Tax Refunds and Mini Splits
Dear Comfort Advisor,
I have heard a lot about these ductless heat pumps from the Co-op and understand that there is a rebate available but apparently there are some strings attached. I see you are preferred installer, can you clarify the requirements?
- Ductless Dan
The program you are referring to is called the Northwest Ductless Heat Pump Project. It is administered by the Northwest Energy Efficiency Alliance (NEEA) and is active In Idaho, Oregon, Montana, and Washington. NEEA administers the program for various funding partners that include the BPA, but each local electric utility manages the program for their customers and could have unique application forms and modified incentives. The pilot program kicked off last year and had an original end date of September 30th, 2009. BPA announced an extension of the program and there has been a few modifications to those “strings” you mentioned. As a contractor we are kept informed of program updates via a monthly newsletter. So requirements and restrictions are subject to change.
The purpose of this project “is to demonstrate the use of inverter-driven ductless heat pumps to displace electric resistance heat in single family homes across the region.” So, a key eligibility requirement is that your home must use permanently installed zonal electric resistance heat as the primary source (electric baseboard, electric radiant, etc.). The house cannot be new construction, have a fossil fuel central forced air system or fossil fuel hydronic system, have a ducted heat pump system, or have a temporary foundation. The home owner must allow their utility to make their billing history available to the Project for up to two years prior to and two years post installation, and agree to participate in the Project evaluation activities.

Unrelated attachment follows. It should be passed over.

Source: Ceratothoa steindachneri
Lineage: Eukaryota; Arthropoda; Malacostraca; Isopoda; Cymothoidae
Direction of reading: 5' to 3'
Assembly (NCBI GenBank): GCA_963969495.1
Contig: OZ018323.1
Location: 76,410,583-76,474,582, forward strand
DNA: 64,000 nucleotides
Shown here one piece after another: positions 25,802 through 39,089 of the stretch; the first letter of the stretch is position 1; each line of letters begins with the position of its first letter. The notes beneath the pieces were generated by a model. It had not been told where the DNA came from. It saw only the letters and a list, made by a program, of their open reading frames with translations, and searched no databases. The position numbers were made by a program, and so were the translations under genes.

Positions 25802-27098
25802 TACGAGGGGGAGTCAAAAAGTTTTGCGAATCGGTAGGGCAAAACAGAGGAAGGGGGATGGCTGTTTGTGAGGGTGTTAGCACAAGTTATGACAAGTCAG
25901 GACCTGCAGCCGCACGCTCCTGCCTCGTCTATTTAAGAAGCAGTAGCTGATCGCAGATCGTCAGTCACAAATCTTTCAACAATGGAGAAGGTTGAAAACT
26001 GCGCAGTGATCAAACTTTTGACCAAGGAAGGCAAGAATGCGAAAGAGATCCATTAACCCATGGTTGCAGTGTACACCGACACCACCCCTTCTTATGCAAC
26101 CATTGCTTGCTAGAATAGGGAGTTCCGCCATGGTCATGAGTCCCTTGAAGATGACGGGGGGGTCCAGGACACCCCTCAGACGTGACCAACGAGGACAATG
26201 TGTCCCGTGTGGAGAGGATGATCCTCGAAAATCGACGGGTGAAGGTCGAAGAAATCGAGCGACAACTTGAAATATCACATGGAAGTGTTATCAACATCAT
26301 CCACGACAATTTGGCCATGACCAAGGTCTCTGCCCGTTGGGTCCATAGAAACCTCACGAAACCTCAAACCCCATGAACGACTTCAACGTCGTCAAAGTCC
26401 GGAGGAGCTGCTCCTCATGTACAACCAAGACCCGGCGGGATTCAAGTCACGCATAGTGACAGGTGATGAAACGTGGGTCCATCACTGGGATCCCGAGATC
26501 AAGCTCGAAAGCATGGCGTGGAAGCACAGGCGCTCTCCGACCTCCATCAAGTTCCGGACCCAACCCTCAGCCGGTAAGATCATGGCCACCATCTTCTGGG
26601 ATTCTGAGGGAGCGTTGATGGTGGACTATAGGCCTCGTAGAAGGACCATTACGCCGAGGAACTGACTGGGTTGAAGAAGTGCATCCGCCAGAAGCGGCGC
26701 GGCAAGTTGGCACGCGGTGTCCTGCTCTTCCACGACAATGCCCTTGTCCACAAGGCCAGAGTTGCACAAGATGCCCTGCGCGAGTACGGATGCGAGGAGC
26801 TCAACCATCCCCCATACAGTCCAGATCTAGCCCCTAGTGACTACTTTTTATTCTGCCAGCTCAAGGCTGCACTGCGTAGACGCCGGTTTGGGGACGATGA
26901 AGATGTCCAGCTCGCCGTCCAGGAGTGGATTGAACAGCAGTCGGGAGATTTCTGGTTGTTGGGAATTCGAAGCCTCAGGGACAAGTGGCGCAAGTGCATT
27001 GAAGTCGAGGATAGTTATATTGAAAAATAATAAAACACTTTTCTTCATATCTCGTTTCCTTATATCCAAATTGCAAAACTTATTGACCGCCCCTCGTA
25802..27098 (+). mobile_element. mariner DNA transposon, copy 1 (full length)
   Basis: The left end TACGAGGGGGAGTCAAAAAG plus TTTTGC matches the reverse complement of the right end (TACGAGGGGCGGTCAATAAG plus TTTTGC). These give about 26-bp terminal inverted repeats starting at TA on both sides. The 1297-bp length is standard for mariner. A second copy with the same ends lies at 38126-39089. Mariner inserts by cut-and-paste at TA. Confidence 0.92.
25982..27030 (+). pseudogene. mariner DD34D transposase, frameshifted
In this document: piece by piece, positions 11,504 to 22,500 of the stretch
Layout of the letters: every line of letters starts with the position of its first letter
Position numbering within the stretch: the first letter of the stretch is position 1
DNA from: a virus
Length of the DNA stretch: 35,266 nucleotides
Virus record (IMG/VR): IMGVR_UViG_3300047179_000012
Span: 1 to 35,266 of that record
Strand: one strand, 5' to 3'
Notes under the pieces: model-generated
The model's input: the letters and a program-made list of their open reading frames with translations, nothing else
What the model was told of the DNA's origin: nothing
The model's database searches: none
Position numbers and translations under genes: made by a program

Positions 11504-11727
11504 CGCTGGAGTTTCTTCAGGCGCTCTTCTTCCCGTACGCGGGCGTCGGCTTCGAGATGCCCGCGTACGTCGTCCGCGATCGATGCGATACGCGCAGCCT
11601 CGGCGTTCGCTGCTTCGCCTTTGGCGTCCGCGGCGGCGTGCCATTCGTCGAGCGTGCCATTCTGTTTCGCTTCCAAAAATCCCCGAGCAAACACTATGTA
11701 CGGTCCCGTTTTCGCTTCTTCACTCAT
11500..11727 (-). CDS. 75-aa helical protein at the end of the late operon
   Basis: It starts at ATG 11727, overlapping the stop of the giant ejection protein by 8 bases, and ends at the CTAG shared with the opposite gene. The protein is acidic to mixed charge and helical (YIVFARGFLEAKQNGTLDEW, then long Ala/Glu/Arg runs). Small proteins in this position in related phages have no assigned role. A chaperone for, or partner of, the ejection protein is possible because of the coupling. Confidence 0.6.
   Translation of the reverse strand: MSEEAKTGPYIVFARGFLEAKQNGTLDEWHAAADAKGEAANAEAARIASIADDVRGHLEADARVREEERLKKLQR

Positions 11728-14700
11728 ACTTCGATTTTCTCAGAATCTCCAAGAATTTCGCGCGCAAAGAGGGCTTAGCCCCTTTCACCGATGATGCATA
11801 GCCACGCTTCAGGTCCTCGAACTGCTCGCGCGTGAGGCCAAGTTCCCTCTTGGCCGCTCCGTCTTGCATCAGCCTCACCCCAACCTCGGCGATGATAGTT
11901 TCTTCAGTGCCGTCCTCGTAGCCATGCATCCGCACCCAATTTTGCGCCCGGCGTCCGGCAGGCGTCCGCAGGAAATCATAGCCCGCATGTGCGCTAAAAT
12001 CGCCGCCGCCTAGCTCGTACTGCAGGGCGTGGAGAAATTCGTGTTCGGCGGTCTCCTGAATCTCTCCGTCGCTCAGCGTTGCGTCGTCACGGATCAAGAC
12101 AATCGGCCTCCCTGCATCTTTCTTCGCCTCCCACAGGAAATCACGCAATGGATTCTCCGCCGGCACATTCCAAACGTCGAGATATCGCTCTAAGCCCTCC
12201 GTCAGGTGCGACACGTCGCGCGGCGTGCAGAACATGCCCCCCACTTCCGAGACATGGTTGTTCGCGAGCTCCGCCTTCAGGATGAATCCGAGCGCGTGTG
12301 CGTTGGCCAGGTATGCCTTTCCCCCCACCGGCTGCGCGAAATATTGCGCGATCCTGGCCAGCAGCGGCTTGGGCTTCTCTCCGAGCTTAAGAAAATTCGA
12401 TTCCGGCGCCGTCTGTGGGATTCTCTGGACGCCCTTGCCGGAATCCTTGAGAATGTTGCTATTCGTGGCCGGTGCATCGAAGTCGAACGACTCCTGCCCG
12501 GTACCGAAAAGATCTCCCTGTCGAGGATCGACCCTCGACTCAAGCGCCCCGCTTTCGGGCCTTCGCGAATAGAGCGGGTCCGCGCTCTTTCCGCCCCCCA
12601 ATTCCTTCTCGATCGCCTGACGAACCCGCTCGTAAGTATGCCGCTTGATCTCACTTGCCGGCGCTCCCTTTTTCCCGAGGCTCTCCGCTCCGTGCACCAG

The Flathead Electric Cooperative (FEC) has done a fantastic job implementing this program locally and will happily answer any of your questions. As an approved installer for the program, we have a responsibility to verify that your home qualifies for the program, install the equipment properly and to quality standards, complete paperwork accurately, and to educate you on system operations. It is our experience that the paperwork has been processed in a very timely manner.
Each qualifying home is eligible for a single $1,350 rebate, even if the home needs more than one unit. An indoor unit must be installed in the main living area of the home in order to qualify. These also qualify for a $500.00 Montana tax credit per tax payer ($1,000.00 per couple). The federal tax credit of 30% of installed cost up to $1,500.00 is also available on many models, although some multi-unit models do not qualify. Adding up these incentives makes your out-of-pocket investment quite small for the benefits you receive. While these incentives are nice, they could be temporary but the substantial long-term energy savings should be the main motivating factor for your decision. These ductless systems are at least twice as efficient as electric resistant heat. The fact that they cool wonderfully and have built in air cleaners may come in handy during a smoky fire season. Folks with allergies can also benefit. I offer free quotes and have many years of experience installing and servicing these systems.